George is also at odds with the Editorial Board; he says universities’ new “surreptitious and disguised preferences … will deepen public cynicism about higher education, as its prestige leaks away.”

So be it. With student loan forgiveness eviscerated, who can afford it anyway?

Chaser: After the news dropped, Black columnists Christine Emba and Perry Bacon hopped on the mic for a quickfire podcast reacting to the end of affirmative action. You can listen and read some edited excerpts here.

From columnist Dana Milbank’s chronicle of how he “learned to stop worrying and love chemicals.”

Dana’s reporting from his own patch of land out in rural Virginia reveals that even some of the most ecologically minded among us — the environmental stewards of the nation’s parks system — recognize herbicide as a necessary evil. Those person-hours add up fast considering that non-native intruders have turned 2.5 million acres of Shenandoah into a not-so-little shop of horrors.

So Dana has learned to “hack and squirt” through his land, selectively spritzing it with what one native-plant expert thinks of as chemotherapy against “ecological tumors.” It’s medicine that seems worth the side effects when you read Dana’s roundup (sorry) of all the ill effects invasives can have.

Chaser: Based on contributing columnist Ted Johnson’s recent paean to mowing the lawn, you know he’s giving dandelions no quarter.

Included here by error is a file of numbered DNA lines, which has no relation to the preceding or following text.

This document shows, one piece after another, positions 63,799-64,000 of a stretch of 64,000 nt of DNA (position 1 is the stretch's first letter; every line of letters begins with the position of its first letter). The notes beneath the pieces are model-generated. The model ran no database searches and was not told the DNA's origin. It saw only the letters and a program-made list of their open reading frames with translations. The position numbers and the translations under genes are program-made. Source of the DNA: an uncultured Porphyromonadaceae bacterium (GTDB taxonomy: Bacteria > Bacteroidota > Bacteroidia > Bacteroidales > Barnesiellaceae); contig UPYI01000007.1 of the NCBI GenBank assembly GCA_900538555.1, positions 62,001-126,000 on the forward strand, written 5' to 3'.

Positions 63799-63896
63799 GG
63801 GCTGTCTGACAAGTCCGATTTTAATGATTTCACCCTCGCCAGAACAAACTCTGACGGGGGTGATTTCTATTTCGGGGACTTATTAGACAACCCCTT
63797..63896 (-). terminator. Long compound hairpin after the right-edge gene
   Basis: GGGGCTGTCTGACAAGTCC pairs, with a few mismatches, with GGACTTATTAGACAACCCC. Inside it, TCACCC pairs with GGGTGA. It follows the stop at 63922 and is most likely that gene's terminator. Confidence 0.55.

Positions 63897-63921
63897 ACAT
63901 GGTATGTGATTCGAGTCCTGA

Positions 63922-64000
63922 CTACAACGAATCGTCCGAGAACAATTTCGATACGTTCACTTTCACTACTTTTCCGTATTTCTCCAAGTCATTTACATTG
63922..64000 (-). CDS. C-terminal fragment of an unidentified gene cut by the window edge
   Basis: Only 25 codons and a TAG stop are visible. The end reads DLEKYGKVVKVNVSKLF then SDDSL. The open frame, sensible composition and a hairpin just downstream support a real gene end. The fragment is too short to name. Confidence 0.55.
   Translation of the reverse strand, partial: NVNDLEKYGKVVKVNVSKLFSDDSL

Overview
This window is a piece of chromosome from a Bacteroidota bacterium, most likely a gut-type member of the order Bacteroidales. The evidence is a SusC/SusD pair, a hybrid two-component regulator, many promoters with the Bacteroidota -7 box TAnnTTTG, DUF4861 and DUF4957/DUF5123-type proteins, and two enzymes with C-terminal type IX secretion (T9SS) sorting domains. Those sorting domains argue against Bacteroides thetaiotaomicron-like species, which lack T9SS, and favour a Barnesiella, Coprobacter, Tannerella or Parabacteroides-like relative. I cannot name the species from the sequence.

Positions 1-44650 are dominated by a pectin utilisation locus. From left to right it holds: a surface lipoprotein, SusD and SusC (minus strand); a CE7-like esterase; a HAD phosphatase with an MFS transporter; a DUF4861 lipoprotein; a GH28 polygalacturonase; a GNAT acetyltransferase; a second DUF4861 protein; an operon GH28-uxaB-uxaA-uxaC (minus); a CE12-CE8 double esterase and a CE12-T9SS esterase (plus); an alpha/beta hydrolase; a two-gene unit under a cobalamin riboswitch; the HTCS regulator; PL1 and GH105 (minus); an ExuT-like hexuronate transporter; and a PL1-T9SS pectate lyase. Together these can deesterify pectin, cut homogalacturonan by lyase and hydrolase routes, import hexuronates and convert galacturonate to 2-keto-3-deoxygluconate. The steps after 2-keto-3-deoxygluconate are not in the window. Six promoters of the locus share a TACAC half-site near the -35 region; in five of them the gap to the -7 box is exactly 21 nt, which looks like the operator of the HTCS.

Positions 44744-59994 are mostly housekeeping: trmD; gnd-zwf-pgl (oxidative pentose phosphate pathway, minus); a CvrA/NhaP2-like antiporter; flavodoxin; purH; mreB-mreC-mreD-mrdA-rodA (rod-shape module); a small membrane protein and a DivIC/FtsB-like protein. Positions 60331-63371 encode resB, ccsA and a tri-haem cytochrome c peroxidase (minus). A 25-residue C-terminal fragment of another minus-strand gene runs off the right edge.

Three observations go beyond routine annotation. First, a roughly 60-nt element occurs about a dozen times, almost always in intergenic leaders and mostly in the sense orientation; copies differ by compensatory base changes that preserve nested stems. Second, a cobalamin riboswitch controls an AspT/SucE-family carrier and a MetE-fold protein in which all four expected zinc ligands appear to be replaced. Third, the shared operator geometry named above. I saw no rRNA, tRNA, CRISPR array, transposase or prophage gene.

Last week, Post Opinions ran three different pieces on the Titan submersible tragedy:

  • One by adventure journalist Brandon Presser on the ruthlessness of the sea.
  • One from columnist Molly Roberts about the unrepentant cruelty that characterized jokes about the vessel.
  • And one from journalist Sam Howe Verhovek that defended the late chief executive of the submersible firm as an adventurer in his own right.

Seeing as half the world was armchair-hunting for the lost sub, each piece drew tons of comments from readers — in many cases disagreeing with the writers’ arguments. “It’s called gallows humor,” one wrote, or, “Nobody on the trip, besides the gung-ho CEO, had any control.”

This time, the writers wrote back, clarifying their arguments in a sort of point-counterpoint conversation with readers. You can read both sides here. And the comments are, of course, open, in case you’ve got a counter-counterpoint.

  • Post Grad fellow Renee Yaseen explains why online dating isn’t a perfect match for Generation Z, who’s increasingly swiping left on the apps themselves.
  • A Hong Kong lawyer resisted airbrushing history, the Editorial Board writes. Now, she’s in jail.
  • Cartoonist Edith Pritchett imagines some other safety features Meta might want to consider.

Summer marches onward, and hopefully a long weekend (can we say four days?) awaits. But before you go, here’s my behind-the-scenes with contributing columnist Rick Reilly: Just what was it like crossing the country with the world’s most frequent flier? And how do you even meet Mr. 23 Million Miles? Listen here.

Now, it’s a goodbye. It’s a haiku. It’s … The Bye-Ku.

The future is far starker

Plus! A Friday bye-ku (Fri-ku!) from reader Scott H.:

Have to put up with leaders

Have your own newsy haiku? Email it to me, along with any questions/comments/ambiguities. See you Monday for one quick newsletter before the Fourth!



Source link